WASHINGTON - The White House has ordered the new CIA director, Porter J. Goss, to purge the agency of officers believed to have been disloyal to President Bush or of leaking damaging information to the media about the conduct of the Iraq war and the hunt for Osama bin Laden, according to knowledgeable sources.
"The agency is being purged on instructions from the White House," said a former senior CIA official who maintains close ties to both the agency and to the White House. "Goss was given instructions ... to get rid of those soft leakers and liberal Democrats. The CIA is looked on by the White House as a hotbed of liberals and people who have been obstructing the president's agenda."
One of the first casualties appears to be Stephen R. Kappes, deputy director of clandestine services, the CIA's most powerful division. The Washington Post reported yesterday that Kappes had tendered his resignation after a confrontation with Goss' chief of staff, Patrick Murray, but at the behest of the White House had agreed to delay his decision until tomorrow.
But the former senior CIA official said that the White House "doesn't want Steve Kappes to reconsider his resignation. That might be the spin they put on it, but they want him out." He said the job had been offered to the former chief of the European Division who retired after a spat with then-CIA Director George Tenet.
Another recently retired top CIA official said he was unsure Kappes had "officially resigned, but I do know he was unhappy."
Without confirming or denying that the job offer had been made, a CIA spokesman asked Newsday to withhold naming the former officer because of his undercover role over the years. He said he had no comment about Goss' personnel plans, but he added that changes at the top are not unusual when new directors come in.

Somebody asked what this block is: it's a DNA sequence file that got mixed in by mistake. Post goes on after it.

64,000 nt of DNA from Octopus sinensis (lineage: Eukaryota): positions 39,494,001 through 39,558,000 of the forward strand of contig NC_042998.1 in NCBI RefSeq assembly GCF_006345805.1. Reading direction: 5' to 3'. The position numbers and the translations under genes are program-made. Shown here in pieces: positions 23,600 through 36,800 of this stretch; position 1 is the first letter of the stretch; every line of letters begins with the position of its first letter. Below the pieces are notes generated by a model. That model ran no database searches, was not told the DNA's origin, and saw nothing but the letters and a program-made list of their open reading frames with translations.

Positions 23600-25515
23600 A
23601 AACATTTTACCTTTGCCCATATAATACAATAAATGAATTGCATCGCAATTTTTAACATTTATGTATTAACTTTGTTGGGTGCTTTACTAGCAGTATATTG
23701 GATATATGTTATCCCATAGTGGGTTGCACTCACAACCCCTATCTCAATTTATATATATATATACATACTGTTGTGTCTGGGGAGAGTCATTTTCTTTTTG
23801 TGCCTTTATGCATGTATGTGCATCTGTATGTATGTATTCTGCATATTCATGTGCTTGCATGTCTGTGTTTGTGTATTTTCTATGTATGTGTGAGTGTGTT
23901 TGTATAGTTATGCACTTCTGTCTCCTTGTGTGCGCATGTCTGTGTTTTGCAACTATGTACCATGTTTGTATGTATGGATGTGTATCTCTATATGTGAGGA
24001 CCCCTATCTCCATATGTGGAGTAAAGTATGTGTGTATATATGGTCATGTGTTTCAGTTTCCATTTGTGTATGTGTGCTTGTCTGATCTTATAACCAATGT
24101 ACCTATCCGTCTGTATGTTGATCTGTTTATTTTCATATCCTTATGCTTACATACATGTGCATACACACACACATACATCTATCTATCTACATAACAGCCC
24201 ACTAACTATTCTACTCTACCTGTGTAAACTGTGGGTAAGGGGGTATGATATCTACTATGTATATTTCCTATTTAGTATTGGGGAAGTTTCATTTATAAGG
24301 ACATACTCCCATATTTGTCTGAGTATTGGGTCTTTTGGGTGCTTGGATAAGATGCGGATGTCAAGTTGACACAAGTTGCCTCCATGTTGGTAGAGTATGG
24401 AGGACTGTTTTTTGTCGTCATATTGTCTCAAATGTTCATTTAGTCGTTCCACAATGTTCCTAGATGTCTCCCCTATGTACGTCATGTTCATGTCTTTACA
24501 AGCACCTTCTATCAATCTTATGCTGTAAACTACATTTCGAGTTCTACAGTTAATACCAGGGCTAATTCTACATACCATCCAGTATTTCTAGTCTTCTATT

On Friday John E. McLaughlin, a 32-year veteran of the intelligence division who served as acting CIA director before Goss took over, announced that he was retiring. The spokesman said that the retirement had been planned and was unrelated to the Kappes resignation or to other morale problems inside the CIA. It could not be learned yesterday whether the White House had identified Kappes, a respected operations officer, as one of the officials "disloyal" to Bush.
"The president understands and appreciates the sacrifices made by the members of the intelligence community in the war against terrorism," said a White House official of the report that he was purging the CIA of "disloyal" officials. "The suggestion [that he ordered a purge] is inaccurate."
Another former CIA official who retains good contacts within the agency said that Goss and his top aides, who served on his staff when Goss was chairman of the House intelligence committee, believe the agency had relied too much over the years on liaison work with foreign intelligence agencies and had not done enough to develop its own intelligence collection system.
"Goss is not a believer in liaison work," said this retired official. But, he said, the CIA's "best intelligence really comes from liaison work. The CIA is simply not going to develop the assets [agents and case officers] that would meet the intelligence requirements."
Tensions between the White House and the CIA have been the talk of Washington for at least a year, especially as leaks about the mishandling of the Iraq war have dominated front pages.
Some of the most damaging leaks came from Michael Scheuer, former head of the CIA's Bin Laden unit, who wrote a book anonymously called "Imperial Hubris" that criticized what he said was the administration's lack of resolve in tracking down the al-Qaida chieftain and the reallocation of intelligence and military manpower from the war on terrorism to the war in
Iraq. Scheuer announced Thursday that he was resigning from the agency.
Newsday is a Tribune Publishing newspaper.
© Copyright 2004 Baltimore Sun